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U.S. meatpacking workers suffering high rates of injury

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Almost 15 years ago, the Human Rights Watch organization began documenting and investigating the abuse of the rights of workers in the United States meat and poultry industries. What they found was disturbing, to say the least. These workers present some of the highest rates in the country of workplace injury and illness.

Between 2013 and 2017, an average of eight workers in these industries died per year due to an on-the-job injury. On average, a worker was hospitalized or lost a body part every other day between 2015 and 2018. Many others suffered debilitating injuries in the form of crushing, slicing, amputation or burning from working with dangerous machinery and moving parts. More have been forced to deal with severe respiratory illnesses, infections or arthritic conditions due to repetitious movement, as well as mental health issues from being pushed to perform past normal human limits.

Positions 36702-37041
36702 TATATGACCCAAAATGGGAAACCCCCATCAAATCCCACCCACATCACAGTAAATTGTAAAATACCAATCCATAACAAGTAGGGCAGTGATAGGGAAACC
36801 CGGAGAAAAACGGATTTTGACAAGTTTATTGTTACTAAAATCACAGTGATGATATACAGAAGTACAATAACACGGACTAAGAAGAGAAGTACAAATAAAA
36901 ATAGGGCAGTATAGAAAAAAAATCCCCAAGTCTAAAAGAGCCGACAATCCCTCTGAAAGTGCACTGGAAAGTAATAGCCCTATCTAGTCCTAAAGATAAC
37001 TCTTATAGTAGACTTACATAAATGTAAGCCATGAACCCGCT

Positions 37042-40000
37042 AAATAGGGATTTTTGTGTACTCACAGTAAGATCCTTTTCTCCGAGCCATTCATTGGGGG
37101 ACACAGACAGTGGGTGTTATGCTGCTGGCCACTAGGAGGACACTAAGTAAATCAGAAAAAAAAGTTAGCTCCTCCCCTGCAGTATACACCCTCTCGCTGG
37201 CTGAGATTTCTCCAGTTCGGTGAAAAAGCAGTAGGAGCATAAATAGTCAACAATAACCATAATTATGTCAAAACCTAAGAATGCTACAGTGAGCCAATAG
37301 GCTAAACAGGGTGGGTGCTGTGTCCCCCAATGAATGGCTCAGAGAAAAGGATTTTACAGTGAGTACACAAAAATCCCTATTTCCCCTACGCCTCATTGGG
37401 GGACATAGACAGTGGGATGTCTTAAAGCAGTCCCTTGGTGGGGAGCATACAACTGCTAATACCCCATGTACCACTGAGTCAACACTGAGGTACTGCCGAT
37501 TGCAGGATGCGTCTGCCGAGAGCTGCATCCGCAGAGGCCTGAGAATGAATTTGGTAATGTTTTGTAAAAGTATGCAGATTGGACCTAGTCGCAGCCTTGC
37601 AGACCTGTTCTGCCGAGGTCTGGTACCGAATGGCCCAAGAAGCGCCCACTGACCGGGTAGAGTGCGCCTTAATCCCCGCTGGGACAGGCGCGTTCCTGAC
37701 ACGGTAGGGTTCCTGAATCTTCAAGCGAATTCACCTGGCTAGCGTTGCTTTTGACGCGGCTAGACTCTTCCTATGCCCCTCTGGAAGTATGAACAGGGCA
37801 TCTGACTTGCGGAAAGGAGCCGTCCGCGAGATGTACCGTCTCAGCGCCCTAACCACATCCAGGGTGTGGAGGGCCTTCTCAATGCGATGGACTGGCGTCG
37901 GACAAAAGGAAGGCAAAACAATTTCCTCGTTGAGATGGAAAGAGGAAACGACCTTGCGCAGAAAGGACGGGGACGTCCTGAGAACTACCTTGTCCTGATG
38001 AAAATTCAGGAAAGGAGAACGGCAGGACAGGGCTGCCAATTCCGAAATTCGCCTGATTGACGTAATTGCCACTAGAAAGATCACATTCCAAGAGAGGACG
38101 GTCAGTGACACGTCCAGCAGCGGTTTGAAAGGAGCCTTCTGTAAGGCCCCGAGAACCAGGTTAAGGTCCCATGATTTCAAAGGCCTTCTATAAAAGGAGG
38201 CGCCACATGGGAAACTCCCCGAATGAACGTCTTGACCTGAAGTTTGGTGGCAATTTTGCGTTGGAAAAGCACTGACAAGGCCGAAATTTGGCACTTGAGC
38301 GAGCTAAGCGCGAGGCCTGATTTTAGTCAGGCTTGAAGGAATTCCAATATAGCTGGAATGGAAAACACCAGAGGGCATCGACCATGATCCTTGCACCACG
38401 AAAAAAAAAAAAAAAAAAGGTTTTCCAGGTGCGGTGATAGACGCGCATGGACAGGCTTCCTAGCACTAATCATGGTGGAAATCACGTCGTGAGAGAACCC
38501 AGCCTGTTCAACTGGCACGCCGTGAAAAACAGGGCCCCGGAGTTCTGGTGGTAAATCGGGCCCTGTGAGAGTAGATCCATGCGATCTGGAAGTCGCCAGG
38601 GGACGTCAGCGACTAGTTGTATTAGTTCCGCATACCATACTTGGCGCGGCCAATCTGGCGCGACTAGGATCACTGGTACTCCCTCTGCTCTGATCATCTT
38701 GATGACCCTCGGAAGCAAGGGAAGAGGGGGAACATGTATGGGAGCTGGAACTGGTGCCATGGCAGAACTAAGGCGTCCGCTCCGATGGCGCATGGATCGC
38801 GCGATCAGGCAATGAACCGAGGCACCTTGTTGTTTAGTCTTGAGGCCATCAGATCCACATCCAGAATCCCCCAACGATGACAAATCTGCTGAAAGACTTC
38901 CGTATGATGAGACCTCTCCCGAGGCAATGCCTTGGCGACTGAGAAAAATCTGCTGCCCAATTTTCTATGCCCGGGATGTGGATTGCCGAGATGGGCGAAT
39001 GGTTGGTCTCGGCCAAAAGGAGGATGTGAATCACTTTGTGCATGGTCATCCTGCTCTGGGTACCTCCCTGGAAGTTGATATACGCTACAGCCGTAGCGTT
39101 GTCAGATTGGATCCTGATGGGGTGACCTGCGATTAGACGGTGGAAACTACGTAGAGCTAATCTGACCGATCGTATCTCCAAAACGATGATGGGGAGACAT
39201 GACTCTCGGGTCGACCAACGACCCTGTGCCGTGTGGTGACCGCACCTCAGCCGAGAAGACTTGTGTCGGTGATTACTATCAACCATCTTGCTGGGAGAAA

To date, the federal government has failed to implement proper safety oversight and procedures for the industry. In fact, safety standards have again been lowered in recent years. Current workers in the meatpacking industry find themselves trying to manage life around chronic pain and illness from years of work in this unregulated industry. Human Rights Watch interviewed workers from at least 15 different plants across multiple states, including Alabama, Nebraska, North Carolina, Arkansas and Tennessee.

Workers who are forced to work under inhumane conditions and suffer injuries because of it may be eligible for workers’ compensation benefits. These workers should know their legal rights in these types of situations.